No Shenanigans: Quirky Pakistan Star Entered In Hong Kong Vase

by | 12.03.2018 | 11:28am
Pakistan Star, far right, wins a barrier trial at Sha Tin

A crucial barrier trial at Sha Tin Racecourse on Friday Nov. 30 appeared to signal all is well with Pakistan Star and Time Warp ahead of the LONGINES Hong Kong International Races this coming Sunday.

The Tony Cruz-trained stars were required to pass a trial to the satisfaction of the racing stewards before being allowed to contest their upcoming G1 assignments – the biggest of the year in Hong Kong.

In simple terms, each horse had to finish within 10 lengths of the first past the post in today's six-furlong dirt trial, with no shenanigans. Both horses complied.

“They proved to me just now that they're fit and well,” Cruz said after Pakistan Star crossed the line in front, Time Warp having led and then boxed on two and a half lengths behind in fifth.

Pakistan Star has become something of a cult hero in Hong Kong, drawing the public's delight with sensational come-from-behind victories and shocking the world with straight-up refusals to race in other starts. Most recently, both he and his stablemate Time Warp inexplicably faded to finish well behind the field in the G2 Jockey Club Cup.

“Pakistan Star has no early speed so I just wanted to see him keep in touch, have him running in midfield. He had to go the widest, go on the outside and when he asked him, he came through.

“That shows the public that he didn't lose his form and he's a very fit horse,” he added.

Vincent Ho was atop the mercurial Hong Kong Vase candidate, keeping the saddle warm for big-race pilot William Buick; Zac Purton rode Time Warp, as usual.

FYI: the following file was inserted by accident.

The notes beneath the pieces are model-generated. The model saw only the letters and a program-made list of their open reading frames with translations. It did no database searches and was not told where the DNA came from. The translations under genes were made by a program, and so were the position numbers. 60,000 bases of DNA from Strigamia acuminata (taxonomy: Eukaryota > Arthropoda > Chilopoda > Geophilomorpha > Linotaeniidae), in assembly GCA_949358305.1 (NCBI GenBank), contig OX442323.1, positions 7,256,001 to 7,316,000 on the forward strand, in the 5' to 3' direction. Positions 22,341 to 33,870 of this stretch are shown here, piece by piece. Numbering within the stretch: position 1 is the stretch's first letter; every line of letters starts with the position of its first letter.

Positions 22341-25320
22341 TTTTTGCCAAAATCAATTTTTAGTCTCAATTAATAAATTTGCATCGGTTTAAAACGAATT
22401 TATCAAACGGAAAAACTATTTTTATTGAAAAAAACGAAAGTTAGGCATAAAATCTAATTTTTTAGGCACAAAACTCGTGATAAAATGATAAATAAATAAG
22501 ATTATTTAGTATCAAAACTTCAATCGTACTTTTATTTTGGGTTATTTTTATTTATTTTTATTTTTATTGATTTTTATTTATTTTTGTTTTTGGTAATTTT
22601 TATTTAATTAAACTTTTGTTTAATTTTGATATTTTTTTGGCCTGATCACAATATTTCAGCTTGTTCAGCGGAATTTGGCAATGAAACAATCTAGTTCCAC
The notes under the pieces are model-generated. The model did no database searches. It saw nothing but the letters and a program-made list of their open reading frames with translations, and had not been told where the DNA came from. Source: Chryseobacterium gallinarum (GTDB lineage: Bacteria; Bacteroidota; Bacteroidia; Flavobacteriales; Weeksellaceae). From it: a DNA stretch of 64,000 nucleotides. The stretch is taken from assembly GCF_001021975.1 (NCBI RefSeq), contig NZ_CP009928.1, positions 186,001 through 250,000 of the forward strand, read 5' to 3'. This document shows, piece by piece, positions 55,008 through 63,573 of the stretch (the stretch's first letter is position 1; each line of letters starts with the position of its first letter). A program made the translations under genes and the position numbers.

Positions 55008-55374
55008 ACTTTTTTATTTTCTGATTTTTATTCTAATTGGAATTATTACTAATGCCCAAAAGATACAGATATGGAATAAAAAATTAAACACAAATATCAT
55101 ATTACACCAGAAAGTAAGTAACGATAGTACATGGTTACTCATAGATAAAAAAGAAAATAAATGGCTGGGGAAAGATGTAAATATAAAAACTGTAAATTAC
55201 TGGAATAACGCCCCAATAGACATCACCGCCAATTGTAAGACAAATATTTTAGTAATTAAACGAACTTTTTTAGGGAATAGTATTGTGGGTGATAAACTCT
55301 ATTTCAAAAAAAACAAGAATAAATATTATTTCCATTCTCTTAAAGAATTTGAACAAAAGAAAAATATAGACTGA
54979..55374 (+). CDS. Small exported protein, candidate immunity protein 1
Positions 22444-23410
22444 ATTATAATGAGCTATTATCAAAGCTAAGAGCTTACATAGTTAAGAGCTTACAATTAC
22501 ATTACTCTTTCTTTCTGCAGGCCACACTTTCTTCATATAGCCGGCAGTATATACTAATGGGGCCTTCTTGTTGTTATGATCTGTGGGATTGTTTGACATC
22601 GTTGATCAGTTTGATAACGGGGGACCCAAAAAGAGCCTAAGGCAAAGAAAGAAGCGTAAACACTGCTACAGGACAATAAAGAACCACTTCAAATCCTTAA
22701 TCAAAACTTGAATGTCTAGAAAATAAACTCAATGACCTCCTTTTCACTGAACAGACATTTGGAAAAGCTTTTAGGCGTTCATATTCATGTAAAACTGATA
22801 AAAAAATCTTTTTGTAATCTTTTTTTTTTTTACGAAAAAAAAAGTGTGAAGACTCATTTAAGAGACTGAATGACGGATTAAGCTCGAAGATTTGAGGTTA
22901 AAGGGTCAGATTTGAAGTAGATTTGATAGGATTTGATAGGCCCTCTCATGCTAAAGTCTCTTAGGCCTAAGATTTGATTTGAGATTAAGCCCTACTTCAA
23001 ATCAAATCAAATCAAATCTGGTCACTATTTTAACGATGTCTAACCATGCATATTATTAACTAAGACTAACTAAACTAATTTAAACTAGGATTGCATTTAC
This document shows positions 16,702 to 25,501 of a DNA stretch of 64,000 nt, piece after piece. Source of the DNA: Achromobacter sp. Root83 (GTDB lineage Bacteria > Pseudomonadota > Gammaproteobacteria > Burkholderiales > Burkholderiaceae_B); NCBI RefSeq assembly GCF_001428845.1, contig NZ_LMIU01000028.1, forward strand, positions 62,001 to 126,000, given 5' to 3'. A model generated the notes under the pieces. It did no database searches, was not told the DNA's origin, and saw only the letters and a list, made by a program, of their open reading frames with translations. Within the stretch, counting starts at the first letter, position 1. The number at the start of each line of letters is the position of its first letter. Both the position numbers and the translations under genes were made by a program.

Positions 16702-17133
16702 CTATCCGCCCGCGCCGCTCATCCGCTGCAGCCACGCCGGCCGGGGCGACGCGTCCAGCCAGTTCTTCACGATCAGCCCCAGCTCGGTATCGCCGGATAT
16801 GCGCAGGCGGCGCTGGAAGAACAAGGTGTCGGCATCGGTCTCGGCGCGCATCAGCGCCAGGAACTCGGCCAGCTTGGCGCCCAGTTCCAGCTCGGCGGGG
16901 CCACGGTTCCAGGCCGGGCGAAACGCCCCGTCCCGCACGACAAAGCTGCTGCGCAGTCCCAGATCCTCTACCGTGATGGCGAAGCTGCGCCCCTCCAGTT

“Time Warp needs 1800 meters and above and he has to have it his way. He doesn't enjoy the dirt – he showed that the two times I raced him on it – so I'm pleased with that,” Cruz added.

Mission accomplished, then. And yet, despite the pass marks gained and the apparent physical well-being of the two dual G1 winners, there was a lingering hint of a question mark about the big front-running chestnut, at least in Purton's mind.

“Time Warp passed, so that's important,” the champion jockey said. “You look at him and his coat's good, he looks nice and bright, and he looks well within himself, but he's just not giving that feel.”

Purton rode the Archipenko gelding to his two most famous wins, front-running scores in last year's G1 Hong Kong Cup and a tough-as-they-come follow-up in the G1 Citi Hong Kong Gold Cup. Since the latter win, Time Warp's only victory – indeed, his only top seven finish – from five starts came two runs back in the G3 Sa Sa Ladies' Purse Handicap.

“He improved quickly this time last year, he came from restricted grade to put himself on the map very quickly and he hasn't held that form for long. Whether he can find it again, I'm not sure,” the rider said.

Part of Purton's concern is the still fresh memory of the Jockey Club Cup, when the British import's full-brother Glorious Forever harried him for the lead, while Pakistan Star chased that lead duo in a wide alley.

“Whether or not he can put it together again in the Cup depends on what they want to do on Glorious Forever. If they ride him like they did last time, neither of us will have a chance,” Purton said.

Cruz is in agreement with the star jockey but is also clear that Time Warp will not be ridden differently.

“Time Warp needs to find his rhythm in front, that's his style of racing. We'll stick to the same way he won last year, he can't do it another way,” he said.

And Cruz does not want to see Pakistan Star pushed forward to chase the speed this time around.

“Pakistan Star needs to sit quietly behind and just wait, not like last time when he went after them,” he said. “The horse was too fired up last time and then he was pulling, he just wanted to go – he was racing too keenly and it put him upside down.”

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